Webber later criticized the film during an appearance on the Dan Patrick Show, as King and Rose fired back with responses to reignite the feud. In the past, Rose has also been vocal in his belief that Webber should apologize for what happened at Michigan, as the group is hoping to move forward.

Although Webber still isn’t mending fences with the other Fab Five members, or the basketball program, returning to Michigan in some kind of official capacity is a big deal considering his past with the school.

Harbaugh and Webber haven’t decided on a game for next season yet as that will be something to watch for over the next several months.

Akoy Agau returning to Louisville as graduate transfer

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Louisville received a boost to its frontcourt rotation on Friday as former big man Akoy Agau will return to the Cardinals as a graduate transfer.

The 6-foot-8 Agau originally committed and enrolled at Louisville for a season and a half to begin his college hoops career before transferring to Georgetown. After leaving the Hoyas to play at SMU last season, Agau received a sixth year of eligibility from the NCAA after battling injury for much of his career.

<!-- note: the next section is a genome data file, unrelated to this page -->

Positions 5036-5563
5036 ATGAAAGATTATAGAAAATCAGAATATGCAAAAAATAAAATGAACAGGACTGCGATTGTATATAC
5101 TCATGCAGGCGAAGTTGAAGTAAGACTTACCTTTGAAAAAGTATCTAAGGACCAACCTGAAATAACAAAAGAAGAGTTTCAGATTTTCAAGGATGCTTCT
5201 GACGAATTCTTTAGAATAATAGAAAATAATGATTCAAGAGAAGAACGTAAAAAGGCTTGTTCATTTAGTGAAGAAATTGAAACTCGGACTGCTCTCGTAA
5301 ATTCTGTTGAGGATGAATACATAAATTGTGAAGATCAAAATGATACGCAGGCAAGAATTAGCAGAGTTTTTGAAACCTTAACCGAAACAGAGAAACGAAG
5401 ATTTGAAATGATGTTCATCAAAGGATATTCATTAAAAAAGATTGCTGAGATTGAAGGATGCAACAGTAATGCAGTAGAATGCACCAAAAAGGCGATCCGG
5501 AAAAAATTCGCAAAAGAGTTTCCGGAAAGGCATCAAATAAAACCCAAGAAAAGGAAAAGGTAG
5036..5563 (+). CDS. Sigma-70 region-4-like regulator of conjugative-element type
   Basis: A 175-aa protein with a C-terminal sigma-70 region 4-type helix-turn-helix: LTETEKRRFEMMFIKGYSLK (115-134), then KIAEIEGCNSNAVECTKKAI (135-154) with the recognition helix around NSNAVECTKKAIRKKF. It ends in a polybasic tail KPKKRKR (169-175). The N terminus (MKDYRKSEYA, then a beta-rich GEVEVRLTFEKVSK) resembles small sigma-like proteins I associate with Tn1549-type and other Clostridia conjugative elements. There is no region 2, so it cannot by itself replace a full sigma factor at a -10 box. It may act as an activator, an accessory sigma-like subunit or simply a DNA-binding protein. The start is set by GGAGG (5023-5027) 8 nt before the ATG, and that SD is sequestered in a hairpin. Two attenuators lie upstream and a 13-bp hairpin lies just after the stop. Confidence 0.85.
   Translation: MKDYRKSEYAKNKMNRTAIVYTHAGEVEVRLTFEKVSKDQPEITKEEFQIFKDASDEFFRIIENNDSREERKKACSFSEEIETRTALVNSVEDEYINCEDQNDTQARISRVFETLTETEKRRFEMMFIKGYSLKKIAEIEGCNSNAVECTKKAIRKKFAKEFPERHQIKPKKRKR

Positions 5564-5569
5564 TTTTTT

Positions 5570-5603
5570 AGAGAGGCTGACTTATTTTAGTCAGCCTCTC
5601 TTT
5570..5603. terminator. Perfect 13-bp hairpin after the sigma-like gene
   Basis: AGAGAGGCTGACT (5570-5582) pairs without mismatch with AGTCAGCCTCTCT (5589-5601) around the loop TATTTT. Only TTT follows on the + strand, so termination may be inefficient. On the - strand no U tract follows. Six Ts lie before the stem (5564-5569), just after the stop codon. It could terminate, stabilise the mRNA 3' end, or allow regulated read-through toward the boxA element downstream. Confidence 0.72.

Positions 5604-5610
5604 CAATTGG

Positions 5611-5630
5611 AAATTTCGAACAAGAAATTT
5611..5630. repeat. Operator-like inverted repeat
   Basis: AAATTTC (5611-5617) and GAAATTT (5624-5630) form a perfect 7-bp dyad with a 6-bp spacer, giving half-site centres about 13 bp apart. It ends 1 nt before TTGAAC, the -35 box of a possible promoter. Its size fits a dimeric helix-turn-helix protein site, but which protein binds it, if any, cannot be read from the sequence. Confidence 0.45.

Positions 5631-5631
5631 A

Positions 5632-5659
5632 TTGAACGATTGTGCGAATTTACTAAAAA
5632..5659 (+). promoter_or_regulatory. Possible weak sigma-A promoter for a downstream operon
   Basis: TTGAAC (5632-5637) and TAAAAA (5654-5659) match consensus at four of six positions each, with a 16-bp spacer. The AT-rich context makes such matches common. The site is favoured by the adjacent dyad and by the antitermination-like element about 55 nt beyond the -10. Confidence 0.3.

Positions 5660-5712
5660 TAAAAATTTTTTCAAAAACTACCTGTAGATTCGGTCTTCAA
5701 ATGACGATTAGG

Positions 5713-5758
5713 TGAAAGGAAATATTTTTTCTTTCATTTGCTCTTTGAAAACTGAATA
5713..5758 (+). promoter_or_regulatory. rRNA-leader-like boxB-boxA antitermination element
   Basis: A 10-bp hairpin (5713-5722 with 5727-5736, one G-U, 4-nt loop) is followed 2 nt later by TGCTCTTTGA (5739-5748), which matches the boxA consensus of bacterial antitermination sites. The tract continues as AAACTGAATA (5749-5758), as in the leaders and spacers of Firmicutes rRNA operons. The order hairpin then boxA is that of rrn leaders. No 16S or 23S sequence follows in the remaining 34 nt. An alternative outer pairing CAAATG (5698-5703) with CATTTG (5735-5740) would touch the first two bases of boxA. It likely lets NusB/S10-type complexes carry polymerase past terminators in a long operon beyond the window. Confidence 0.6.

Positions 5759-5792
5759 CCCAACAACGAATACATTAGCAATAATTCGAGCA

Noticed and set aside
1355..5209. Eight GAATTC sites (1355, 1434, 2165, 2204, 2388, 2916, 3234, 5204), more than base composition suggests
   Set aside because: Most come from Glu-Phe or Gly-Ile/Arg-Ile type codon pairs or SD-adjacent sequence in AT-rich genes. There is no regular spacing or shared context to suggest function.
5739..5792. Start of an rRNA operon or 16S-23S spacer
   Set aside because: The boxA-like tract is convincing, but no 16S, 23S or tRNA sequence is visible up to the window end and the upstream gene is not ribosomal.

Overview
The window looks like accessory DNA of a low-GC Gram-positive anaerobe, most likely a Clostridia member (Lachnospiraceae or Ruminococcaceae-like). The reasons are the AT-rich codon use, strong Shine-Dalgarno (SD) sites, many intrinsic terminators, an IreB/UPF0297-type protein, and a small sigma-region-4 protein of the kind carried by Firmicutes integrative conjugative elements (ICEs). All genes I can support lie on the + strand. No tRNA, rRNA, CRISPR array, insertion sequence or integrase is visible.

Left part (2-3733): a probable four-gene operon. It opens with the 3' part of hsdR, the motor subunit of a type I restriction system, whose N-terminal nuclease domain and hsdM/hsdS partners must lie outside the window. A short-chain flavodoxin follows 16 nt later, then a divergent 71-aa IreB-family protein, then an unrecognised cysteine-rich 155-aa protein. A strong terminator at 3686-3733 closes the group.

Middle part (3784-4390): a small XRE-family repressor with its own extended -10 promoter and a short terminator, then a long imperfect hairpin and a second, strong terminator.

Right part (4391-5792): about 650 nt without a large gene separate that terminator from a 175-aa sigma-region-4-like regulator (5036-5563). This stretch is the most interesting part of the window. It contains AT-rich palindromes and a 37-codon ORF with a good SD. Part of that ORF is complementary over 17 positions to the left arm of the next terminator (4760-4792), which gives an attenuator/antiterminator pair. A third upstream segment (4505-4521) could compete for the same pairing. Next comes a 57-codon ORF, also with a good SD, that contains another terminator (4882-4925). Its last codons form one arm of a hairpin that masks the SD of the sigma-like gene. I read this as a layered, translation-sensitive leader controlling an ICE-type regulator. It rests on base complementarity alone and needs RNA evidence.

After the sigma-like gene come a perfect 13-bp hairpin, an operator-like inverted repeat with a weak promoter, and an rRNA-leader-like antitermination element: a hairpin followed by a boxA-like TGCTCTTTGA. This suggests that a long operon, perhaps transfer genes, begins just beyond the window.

Agau gives Louisville an experienced forward who should earn some solid minutes next season. With the Mustangs during the 2017-18 season, Agau averaged 5.0 points and 3.6 rebounds per game in 16.1 minutes per contest.

While this isn’t the biggest splash for the Cardinals, they have plenty of scholarships to use for next season as new head coach Chris Mack tries to find a stable rotation. Getting a graduate transfer like Agau, who should be familiar with the school and the conference at the very least, is a nice step for a one-year placeholder.

NCAA President Mark Emmert got a $500,000 raise in 2016

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NCAA president Mark Emmert, the man in charge of a non-profit association that doesn’t have enough money to pay its laborers, received a $500,000 raise for the 2016 calendar year, bringing his total income to more than $2.4 million, according to an NCAA tax return that was obtained by USA Today.

That number actually pales in comparison to the salaries that are received by the commissioners of the Power 5 conferences.

But there’s not enough money to pay the players.

Nope.

Everyone is broke.

Carry on with your day, and pray for the well-being of NCAA administrators like Mark Emmert, whose salary is in no way whatsoever inflated by amateurism, which allows the schools and the NCAA to bank all of the advertising revenue that college basketball and football brings in and bars the players themselves from accessing that money.